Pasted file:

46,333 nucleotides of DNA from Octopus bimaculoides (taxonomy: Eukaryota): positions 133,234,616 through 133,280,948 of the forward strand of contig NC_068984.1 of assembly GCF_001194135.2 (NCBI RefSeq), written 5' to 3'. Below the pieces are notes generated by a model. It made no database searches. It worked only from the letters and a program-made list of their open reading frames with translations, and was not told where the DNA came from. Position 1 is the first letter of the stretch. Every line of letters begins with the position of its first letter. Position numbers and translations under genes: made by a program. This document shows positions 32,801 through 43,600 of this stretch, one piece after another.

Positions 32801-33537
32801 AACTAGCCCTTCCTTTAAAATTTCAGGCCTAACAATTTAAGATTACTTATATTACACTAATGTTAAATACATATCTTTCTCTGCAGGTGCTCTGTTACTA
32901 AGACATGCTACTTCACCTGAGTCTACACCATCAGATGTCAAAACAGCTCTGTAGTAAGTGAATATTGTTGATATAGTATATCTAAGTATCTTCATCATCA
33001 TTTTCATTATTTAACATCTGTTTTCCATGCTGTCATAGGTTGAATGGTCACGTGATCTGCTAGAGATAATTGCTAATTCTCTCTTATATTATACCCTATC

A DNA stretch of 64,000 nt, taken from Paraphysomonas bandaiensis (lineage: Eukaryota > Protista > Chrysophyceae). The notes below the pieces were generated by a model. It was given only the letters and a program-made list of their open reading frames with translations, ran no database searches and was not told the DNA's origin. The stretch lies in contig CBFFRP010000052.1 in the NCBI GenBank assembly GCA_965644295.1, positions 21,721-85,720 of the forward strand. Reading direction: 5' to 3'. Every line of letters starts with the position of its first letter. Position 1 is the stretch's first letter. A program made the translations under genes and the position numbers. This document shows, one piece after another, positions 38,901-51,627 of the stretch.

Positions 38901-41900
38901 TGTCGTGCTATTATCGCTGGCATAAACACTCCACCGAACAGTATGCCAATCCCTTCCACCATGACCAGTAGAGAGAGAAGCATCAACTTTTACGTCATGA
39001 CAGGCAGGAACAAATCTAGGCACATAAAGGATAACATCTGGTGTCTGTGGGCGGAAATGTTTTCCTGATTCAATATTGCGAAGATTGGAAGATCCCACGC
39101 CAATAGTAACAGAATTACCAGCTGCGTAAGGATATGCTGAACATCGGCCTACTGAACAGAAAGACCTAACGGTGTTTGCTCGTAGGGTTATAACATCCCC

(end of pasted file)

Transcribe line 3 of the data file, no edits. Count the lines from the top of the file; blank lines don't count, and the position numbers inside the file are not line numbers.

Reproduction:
32801 AACTAGCCCTTCCTTTAAAATTTCAGGCCTAACAATTTAAGATTACTTATATTACACTAATGTTAAATACATATCTTTCTCTGCAGGTGCTCTGTTACTA